Notes from Osaka: Lunch at Kigawa

November 13, 2013


Trying to find the little alley we get lost three times. 

It’s disorienting, this city of Osaka, the way streets turn into bustling covered arcades filled with discount stores, fast food and pachinko parlors, and then morph into tiny ancient little alleyways, too small to be called streets.  Confusing, when someone tells you to turn on the next street, only to stand wondering if this little pathway between buildings – barely 2 feet wide – could properly be called a street.  Finally a bustling little woman takes pity on us and walks us to the door of the restaurant. 

After that it’s easy. 

Chef Osamu Ueno serves the same meal to all of his 12 customers, standing in front of you with his 6 assistants, the entire kitchen visible. Kigawa is credited as the father of the kappo ryori places – a restaurant where you eat in the kitchen, watching the chef slice sashimi, roast fish, arrange plates, and then serve the food directly across the counter.  For those of us who don't speak Japanese, kappo is easy; there's no need to order, and this tiny, friendly restaurant is a great place to discover what it’s all about.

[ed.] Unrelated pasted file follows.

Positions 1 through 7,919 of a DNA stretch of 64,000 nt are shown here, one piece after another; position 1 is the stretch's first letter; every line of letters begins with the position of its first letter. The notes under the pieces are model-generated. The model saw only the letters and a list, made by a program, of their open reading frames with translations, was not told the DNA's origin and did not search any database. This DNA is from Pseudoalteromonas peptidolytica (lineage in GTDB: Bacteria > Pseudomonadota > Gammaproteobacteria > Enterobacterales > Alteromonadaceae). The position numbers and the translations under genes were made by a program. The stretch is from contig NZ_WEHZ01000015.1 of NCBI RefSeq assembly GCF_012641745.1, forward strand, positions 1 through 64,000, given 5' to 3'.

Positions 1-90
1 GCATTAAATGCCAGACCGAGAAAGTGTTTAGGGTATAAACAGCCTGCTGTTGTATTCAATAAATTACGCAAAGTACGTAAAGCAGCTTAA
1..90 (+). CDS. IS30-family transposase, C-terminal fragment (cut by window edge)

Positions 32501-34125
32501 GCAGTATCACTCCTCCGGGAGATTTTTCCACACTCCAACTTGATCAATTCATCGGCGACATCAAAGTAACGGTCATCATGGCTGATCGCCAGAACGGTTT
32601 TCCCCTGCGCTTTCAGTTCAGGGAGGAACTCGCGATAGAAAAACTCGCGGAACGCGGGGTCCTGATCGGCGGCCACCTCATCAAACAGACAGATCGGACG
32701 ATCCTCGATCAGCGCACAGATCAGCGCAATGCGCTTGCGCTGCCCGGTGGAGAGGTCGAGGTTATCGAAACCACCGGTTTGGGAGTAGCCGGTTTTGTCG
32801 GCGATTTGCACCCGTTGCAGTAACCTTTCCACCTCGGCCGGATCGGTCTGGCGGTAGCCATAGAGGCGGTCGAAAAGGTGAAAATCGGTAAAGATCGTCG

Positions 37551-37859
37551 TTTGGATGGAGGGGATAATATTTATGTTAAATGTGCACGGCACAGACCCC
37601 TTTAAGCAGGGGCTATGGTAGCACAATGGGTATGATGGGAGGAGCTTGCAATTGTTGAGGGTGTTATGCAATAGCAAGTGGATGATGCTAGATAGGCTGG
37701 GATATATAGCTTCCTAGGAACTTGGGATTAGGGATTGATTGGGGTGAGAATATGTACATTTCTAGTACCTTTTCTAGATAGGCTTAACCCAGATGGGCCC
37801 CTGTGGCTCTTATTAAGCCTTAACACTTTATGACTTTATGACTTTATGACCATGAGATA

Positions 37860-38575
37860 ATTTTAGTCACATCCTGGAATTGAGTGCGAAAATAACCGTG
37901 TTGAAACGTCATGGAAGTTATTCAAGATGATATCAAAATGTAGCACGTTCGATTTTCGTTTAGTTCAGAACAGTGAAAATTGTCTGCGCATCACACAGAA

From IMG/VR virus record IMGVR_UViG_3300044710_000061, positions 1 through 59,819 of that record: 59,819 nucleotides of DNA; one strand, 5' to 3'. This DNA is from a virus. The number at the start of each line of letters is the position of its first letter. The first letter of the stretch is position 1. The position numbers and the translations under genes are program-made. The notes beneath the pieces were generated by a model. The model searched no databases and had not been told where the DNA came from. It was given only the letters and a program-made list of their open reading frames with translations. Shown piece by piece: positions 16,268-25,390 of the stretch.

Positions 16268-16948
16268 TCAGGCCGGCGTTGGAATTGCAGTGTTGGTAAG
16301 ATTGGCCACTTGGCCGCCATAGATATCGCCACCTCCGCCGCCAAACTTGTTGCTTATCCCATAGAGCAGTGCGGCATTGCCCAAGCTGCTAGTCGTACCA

The welcome. Bright green, bright flavor: spinach soup with a dashi base. (Notice the helpful translation.) 


Salad: burdock, mibuna stems, spinach in a sesame dressing.


Autumn on a plate: peanut chawan mushi, tofu with persimmon jelly, yama imo, duck, sawara, trout roe. In the front, the tiniest little potatoes, the size of a thumbnail.


Sashimi, painstakingly translated: tuna, spanish mackerel, blackthroat seaperch, barracuda, squid, saba, red snapper.


Soup: daikon, yuba, kinome in turnip broth.


Fried eel, fried taro, crab, shisito pepper.


Simmered daikon, shrimp, onions.


Part of the show: fileting mackerel.


Rosy pork, extraordinarily sweet, with grated taro enhanced with pork jus and a dab of mustard. 


Rice, pickles, miso soup, tea.


Final flavor: green tea, persimmon jellies. 

Kigawa (1-7-7 Dotonbori, Chuo-ku; tel: 06-6211-3030).

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